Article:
WALTER CRONXITE reports on the modest little announcement about what is supposed to be the biggest thing in the borough for half a centuryAnyone would think that they were smuggling it out when they hoped no one might notice, just before the end of the working day on a Friday before the kids are off for half-term week.
But there we have it, in black and white from Croydon Council’s press office bunker, a 210-word announcement that the revised £1.4billion redevelopment of the town centre by Westfield and Hammerson would go before the Town Hall planning committee on November 14.
That’s about three weeks later than was originally scoped, though someone in the council’s IT team diligently removed the “provisional planning meeting” scheduled for next Thursday from the council’s website today.
There had been suggestions, too, that there might be some big “announcement” of the finalised, revised plans this week. This certainly was not it.
The first some councillors on the council’s planning committee knew about the date was from the council press release. They may have to wait now until five working days before the meeting – November 8 – for much more information. That is, legally, the latest that it can be left for publishing the report to the committee.
The hacks in the council press team seemed to have been trying ever so hard not to give away too much real information tonight. Maybe that’s because the Hammersfield arranged marriage between Westfield and Hammerson, forming the Croydon Partnership, has been reluctant to release any information about their intentions.
“The £1.4billion redevelopment proposal for the Whitgift Shopping Centre is set to go before a special meeting of the council’s planning committee on Tuesday 14 November.” They didn’t mention that this would be the third time this year that a date had been set aside for such a meeting.
“Croydon Council has been working closely with the Greater London Authority (GLA), local MPs and the Minister for London to do all it could to ensure the Partnership’s proposals made it to a planning committee,” the press release states, presumably to update anyone who doesn’t read Inside Croydon.
“If given the green light…” Ha! “If”?! Like that’s ever going to happen….“… the exciting development will bring 5,000 new jobs and 1,000 new homes to the borough.”
So more than a year after they submitted outlines for a revised scheme, that’s formal confirmation that Hammersfield will be applying to almost double the number of executive apartments they want to build in high-rise towers along Wellesley Road. The 5,000 jobs? They’ve been promised since 2012, though after five years, no one’s any the wiser what type of jobs these might be.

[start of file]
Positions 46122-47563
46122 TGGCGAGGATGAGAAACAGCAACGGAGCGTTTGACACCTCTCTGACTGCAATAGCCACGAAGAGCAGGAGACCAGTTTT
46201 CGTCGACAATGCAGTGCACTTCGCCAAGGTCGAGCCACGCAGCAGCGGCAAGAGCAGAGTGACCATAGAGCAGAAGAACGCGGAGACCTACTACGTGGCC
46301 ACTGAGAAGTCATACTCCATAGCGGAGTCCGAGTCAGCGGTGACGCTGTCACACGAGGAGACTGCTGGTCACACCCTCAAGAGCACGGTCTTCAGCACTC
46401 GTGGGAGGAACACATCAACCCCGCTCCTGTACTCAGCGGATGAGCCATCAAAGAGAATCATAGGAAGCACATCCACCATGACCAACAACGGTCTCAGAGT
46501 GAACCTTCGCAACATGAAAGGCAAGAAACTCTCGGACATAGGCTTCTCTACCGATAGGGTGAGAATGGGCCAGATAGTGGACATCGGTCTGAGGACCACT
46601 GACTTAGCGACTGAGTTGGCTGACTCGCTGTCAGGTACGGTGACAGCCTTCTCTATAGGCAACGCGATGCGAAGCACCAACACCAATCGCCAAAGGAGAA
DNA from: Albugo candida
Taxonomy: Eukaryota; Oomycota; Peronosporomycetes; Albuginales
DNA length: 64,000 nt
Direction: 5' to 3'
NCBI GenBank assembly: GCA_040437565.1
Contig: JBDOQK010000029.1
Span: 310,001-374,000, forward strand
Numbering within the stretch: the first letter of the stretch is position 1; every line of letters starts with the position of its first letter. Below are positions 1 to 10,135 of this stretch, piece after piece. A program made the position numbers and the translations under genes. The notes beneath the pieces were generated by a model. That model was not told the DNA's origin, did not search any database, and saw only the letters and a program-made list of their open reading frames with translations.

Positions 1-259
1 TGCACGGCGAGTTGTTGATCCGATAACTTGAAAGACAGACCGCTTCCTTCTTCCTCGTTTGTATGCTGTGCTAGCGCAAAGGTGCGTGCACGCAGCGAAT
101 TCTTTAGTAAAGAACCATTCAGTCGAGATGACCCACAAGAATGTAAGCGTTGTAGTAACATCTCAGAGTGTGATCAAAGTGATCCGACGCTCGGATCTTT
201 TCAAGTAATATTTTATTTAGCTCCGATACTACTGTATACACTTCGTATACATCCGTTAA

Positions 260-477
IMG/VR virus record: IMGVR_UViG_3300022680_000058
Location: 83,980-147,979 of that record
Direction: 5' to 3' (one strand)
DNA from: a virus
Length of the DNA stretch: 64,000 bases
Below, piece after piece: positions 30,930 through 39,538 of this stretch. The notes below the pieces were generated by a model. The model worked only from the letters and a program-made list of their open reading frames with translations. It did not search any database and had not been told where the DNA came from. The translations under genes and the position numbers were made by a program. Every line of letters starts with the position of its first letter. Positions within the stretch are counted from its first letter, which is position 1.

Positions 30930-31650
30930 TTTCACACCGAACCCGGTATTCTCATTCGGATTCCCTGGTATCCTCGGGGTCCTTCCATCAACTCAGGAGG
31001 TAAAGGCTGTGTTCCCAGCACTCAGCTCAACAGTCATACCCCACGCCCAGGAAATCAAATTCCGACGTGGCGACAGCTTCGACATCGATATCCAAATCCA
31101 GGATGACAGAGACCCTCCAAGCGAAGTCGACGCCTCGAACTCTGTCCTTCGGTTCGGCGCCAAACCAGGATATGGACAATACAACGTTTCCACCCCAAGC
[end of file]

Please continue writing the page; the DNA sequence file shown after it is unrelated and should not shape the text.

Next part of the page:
But there was no mention of the proportion of affordable housing to be included within the scheme. Sources at City Hall have indicated this week that the Mayor of London, Sadiq Khan, “is minded” to use his city-wide powers to call in the planning application.
Tonight’s announcement contained not a peep about any retailers taking space in the development, other than dear old Marks and Sparks.
Nor were there any gushing quotes from any of the Town Hall’s thrusting politicians about what a triumph this will be for their administration. And not a peep from the council’s usually attention-seeking CEO, Jo Negrini.
Probably just as well. After three and a half years in power at the Town Hall, maybe Labour council leader Tony Newman has finally realised what a toxic legacy the whole Westfield adventure, inherited from the Whitgift Foundation and their Tory mates, has proved to be.
Because there was no mention, either, of the planning blight that the town centre is suffering because of the lengthy delays in Westfield pulling their fingers out. Nor was there anything about how the supermall that was supposed to be a panacea to all the borough’s problems was supposed to open in 2017. And – perhaps most significantly – no date was suggested in the press release of when the developers intend to start work on the project, nor when it might be completed. But that would just be tempting fate.
So maybe the council had good reason not to want too many people to notice the underwhelming announcement.
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